Annie (Columbia Pictures/Sony Pictures Releasing, PG)

annie2014 sqGluck and his team deserve credit for making a good mainstream musical, and also a solid family film for the holidays.

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If you’re like me and watch the trailer for the new film adaptation of Annie, you’ll be inclined not to see the movie; the trailer is terrible. The reality of the movie, thankfully, is much better. It definitely has its share of faults, which the trailer is too quick to highlight as if they’re positives, but the whole of the picture works better than one might expect based on that abysmal teaser.

Really, this shouldn’t be surprising. Annie is one of the better modern musicals (John Huston already made a good movie musical of this material in 1982, of course), and the film stars Quvenzhané Wallis in her first lead role since Beasts of the Southern Wild, which I named as the best film of 2012. It’s worth seeing if only to see how she fares in her first big studio, mainstream title role.

And she fares well. Here, she’s playing cute and cherubic much more directly than she did in Beasts, and she does so convincingly, despite the difference in styles: Beasts was magical realism and Annie glossy family musical. Indeed, the trio of the film’s good guys—Annie, Will Stacks (Jamie Foxx), and Stacks’ VP Grace (Rose Byrne)—are uniformly charming, and have good chemistry with one another.

Which is important, because if they didn’t sell that chemistry, this film wouldn’t work. Of course Annie is the story of a foster child who is taken in by a moneyed would-be politician Stacks as a political maneuver, but she predictably wins him over and teaches him a lot about life. It’s like a coming of age movie, but the person who comes of age is the guardian, not the child. Grace is around as a mother figure mostly; she’s less in need of having her heart warmed, but her presence is important all the same.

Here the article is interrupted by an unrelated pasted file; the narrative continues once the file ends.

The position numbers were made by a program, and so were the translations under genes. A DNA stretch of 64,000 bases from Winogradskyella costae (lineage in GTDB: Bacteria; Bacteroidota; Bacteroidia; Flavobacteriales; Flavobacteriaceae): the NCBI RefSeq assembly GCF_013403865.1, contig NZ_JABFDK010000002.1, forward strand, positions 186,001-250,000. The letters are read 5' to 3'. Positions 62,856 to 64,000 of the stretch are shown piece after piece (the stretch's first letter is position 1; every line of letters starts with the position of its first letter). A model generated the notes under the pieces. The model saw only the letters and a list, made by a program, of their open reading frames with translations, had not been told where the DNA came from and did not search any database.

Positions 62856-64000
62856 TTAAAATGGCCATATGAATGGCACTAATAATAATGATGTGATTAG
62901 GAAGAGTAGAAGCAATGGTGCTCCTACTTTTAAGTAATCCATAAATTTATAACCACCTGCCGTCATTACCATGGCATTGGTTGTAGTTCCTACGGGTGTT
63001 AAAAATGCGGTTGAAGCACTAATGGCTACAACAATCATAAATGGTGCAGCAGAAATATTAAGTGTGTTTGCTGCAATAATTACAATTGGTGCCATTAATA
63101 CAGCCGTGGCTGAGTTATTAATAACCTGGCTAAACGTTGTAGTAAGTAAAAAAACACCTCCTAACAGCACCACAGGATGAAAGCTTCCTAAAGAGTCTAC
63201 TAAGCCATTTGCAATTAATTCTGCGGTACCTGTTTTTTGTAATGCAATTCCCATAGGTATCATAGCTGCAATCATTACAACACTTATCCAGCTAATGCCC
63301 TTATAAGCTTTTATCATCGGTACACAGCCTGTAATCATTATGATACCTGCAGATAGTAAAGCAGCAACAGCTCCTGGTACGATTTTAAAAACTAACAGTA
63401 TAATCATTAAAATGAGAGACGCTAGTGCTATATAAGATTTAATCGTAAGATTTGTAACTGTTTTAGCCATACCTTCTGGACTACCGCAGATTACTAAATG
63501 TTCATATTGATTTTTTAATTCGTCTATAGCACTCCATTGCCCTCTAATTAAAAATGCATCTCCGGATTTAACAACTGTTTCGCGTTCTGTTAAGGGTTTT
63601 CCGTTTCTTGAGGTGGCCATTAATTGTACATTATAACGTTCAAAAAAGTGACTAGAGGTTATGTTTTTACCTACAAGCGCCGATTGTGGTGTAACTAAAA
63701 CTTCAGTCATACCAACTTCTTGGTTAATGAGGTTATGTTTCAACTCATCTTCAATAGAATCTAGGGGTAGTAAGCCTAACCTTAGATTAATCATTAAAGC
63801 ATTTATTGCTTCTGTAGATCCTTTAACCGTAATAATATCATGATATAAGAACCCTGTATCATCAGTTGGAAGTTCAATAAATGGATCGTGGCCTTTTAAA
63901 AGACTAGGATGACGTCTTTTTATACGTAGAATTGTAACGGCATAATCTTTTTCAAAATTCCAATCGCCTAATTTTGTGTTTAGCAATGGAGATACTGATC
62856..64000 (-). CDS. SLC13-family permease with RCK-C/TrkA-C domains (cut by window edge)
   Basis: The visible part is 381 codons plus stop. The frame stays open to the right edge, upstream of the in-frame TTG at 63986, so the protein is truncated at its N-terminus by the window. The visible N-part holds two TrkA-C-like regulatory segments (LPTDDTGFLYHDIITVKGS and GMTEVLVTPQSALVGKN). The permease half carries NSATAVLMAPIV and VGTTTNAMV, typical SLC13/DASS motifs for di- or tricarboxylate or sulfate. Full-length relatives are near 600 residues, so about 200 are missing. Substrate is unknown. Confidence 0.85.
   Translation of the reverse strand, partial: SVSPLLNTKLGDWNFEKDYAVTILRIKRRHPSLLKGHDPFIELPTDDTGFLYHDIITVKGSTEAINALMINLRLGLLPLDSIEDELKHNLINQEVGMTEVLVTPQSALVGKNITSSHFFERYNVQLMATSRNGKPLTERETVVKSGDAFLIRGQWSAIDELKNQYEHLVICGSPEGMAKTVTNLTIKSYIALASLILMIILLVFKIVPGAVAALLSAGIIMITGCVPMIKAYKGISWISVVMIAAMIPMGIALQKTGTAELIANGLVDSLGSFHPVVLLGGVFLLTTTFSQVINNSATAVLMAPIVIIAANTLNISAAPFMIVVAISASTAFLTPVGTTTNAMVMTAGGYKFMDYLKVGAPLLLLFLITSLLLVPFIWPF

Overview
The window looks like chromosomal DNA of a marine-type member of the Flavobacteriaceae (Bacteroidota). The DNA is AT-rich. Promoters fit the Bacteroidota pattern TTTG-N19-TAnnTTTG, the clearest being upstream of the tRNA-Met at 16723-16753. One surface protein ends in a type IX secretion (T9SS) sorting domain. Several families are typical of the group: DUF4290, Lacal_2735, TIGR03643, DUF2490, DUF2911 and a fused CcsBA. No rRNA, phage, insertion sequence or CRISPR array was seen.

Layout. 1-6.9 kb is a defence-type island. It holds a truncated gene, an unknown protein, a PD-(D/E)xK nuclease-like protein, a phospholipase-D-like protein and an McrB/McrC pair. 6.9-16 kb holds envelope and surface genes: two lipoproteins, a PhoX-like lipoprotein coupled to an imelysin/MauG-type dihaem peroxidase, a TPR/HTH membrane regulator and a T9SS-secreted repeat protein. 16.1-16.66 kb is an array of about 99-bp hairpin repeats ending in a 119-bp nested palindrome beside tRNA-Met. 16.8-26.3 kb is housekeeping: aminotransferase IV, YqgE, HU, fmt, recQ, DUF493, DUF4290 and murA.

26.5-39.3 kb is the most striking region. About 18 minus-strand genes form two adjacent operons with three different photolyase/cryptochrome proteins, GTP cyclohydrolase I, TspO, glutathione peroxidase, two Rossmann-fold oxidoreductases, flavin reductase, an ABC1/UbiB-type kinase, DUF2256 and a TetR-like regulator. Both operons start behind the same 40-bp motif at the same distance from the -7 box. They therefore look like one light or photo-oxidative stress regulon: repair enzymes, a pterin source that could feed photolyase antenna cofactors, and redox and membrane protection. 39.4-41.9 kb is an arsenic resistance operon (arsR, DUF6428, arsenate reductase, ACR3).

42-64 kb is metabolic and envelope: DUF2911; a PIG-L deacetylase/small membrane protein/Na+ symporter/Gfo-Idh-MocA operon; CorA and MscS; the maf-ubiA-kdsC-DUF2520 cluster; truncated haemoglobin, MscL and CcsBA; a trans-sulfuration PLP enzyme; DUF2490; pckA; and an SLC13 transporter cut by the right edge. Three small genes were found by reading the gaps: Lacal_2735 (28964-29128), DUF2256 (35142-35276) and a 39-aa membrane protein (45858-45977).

Where the film falters is in its villains: Cameron Diaz as Miss Hartigan, who is Annie’s foster mother as the film opens; and Bobby Cannavale as Guy, Stacks’ political strategist. I sometimes like Diaz and almost always like Cannavale, but both are insufferable here, playing about as broadly as I’ve seen in a recent movie. I get that Annie is shooting for a family audience and over-the-top villains often play well in that format, but here they’re so far gone as to nearly ruin all of their scenes.

The film’s songs are mostly muted; when watching the film, they don’t really feel like showstoppers, but you’ll find yourself humming for the rest of the day all the same. (“Tomorrow” is the song most people know, but I’m partial to “It’s the Hard-Knock Life.”) Though it might seem strange that the numbers are so low-key, it’s probably a savvy move. Nearly every Hollywood musical since Moulin Rouge! in 2001 seems to be going for bigger and stupider and gaudier than the last, so at least Annie doesn’t smear it in your face like a lot of others do.

The screenplay, by Will Gluck (who also directed) and Aline Brosh McKenna, rolls in some modern political commentary, a lot of which works (this is a film in which the very rich come face to face with the very poor, after all), and some satire/parody stuff (mostly aimed at Hollywood itself), which doesn’t work so well. (Interestingly, there’s also a stab at Kim Jong-Il, in this, a film from Sony that isn’t The Interview.) Even so, Gluck and his team deserve credit for making a good mainstream musical, of which there have been too few lately (not that there have been too few musicals; there’ve been too few good ones), and also a solid family film for the holidays. | Pete Timmermann

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